Evidence no-one expected

Investigators resorted to going through the CCTV recordings made at the church that Sunday to search for clues. And they stumbled across something completely unexpected - the woman who'd attended the later service, after the Chinese couple had left, had sat in the seats they had used several hours earlier.

Somehow, despite having no symptoms and not feeling ill, the Chinese husband and wife had managed to spread the virus. Maybe they'd had it on their hands and touched the seats, maybe their breath carried the infection and it landed on a surface, it's not clear, but the implications were huge.

For Dr Lee, piecing everything together, there was only one possible explanation - that the virus was being passed by people who had it without even realizing. This was a revelation that would be relevant the world over because the central message of all public health advice on coronavirus has always been to look out for symptoms in yourself and others.

But if the virus was also being spread by people without symptoms, silently and invisibly, how could the disease be stopped? He remembers the moment, while working in his office, when the reality dawned on him. "Every time you make a scientific discovery, it is like a 'eureka' moment when you realize that this is something important that you've uncovered, through the hard work of many individuals and teams."

Spread before symptoms show

What was revealed was what's known as "pre-symptomatic transmission" where someone is unaware of being infected because the cough, fever and other classic symptoms have yet to begin.

Along with many others, this study highlighted a critical period of 24-to-48 hours before the visible onset of the disease in which people can be highly infectious, perhaps even their most infectious.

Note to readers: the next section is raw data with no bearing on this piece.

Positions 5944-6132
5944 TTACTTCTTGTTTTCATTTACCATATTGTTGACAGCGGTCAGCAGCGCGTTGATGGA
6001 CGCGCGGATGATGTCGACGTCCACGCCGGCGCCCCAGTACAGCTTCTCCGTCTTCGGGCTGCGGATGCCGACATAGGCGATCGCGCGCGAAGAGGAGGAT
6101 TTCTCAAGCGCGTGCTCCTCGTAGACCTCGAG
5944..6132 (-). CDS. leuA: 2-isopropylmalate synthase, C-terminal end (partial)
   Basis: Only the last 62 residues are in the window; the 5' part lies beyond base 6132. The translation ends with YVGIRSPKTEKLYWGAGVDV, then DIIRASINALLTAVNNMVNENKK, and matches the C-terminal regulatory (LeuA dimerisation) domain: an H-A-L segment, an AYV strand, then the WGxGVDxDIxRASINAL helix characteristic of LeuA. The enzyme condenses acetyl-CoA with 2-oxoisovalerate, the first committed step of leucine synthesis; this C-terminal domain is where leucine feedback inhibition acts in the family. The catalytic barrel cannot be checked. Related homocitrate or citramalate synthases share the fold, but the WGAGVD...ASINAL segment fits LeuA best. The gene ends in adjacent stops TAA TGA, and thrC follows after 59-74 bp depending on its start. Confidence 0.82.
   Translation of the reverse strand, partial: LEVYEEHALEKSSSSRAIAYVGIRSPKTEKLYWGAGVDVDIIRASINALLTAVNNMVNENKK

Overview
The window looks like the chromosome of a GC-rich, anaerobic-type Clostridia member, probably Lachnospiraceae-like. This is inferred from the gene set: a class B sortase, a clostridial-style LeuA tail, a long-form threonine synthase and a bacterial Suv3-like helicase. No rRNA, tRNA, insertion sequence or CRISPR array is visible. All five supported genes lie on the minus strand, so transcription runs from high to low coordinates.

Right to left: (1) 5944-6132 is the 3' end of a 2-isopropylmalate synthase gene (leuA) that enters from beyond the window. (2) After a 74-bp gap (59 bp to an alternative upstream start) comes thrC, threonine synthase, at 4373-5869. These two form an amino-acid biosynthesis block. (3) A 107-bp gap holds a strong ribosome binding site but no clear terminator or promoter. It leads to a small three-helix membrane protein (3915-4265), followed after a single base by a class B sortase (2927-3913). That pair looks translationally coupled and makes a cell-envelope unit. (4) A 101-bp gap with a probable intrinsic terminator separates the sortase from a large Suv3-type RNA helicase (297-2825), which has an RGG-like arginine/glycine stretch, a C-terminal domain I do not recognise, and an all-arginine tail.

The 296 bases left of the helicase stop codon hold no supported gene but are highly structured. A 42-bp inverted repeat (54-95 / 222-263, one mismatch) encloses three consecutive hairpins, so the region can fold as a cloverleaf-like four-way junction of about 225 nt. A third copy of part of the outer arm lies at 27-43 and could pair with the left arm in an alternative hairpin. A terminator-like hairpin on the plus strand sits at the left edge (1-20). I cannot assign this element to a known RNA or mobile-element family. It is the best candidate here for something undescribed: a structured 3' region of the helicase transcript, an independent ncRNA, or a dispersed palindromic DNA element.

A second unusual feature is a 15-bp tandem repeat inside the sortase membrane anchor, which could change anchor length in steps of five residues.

Being aware of that is potentially invaluable, because as soon as you realize you're ill then everyone you've been in close contact with can be warned to stay at home.

That would mean that they would be isolating during the key phase of infection before their own symptoms start. But exactly how the disease can be transmitted without a cough to project droplets containing the virus is still open to debate.

One option is that simply breathing or talking to someone can do the job. If the virus is reproducing in the upper respiratory tract at that time then it's possible that some of it will emerge with each exhalation. Anyone close enough, especially indoors, could easily pick it up.

And another potential form of transmission is by touch - the virus gets onto someone's hands and they touch another person or a door handle - or a seat in a church. Whatever the route, the virus is clearly exploiting the fact that people are bound to be less vigilant if they're not aware that they might be infected.

Some people never show symptoms

This is an even more mysterious scenario, and one that scientists simply have no definitive answer to. It's one thing to know that people can be infectious before their symptoms show, quite another when they become infected but never have any sign of it.

This is what's known as being "asymptomatic" because you are a carrier of the disease but do not suffer in any way yourself. The most famous case is that of an Irish woman who was working as a cook in New York at the beginning of the last century.

Wherever Mary Mallon was employed, in house after house, people became ill with typhoid and at least three, maybe many more, died of it, but she was completely unaffected. Eventually a connection was established and it was confirmed that she was the unwitting spreader of the disease.

Reporters dubbed her "Typhoid Mary", a label she always resented, but the authorities took no chances and kept her in confinement for 23 years until her death in 1938.

[more at link]

'A man who does not think and plan long ahead will find trouble right at his door.'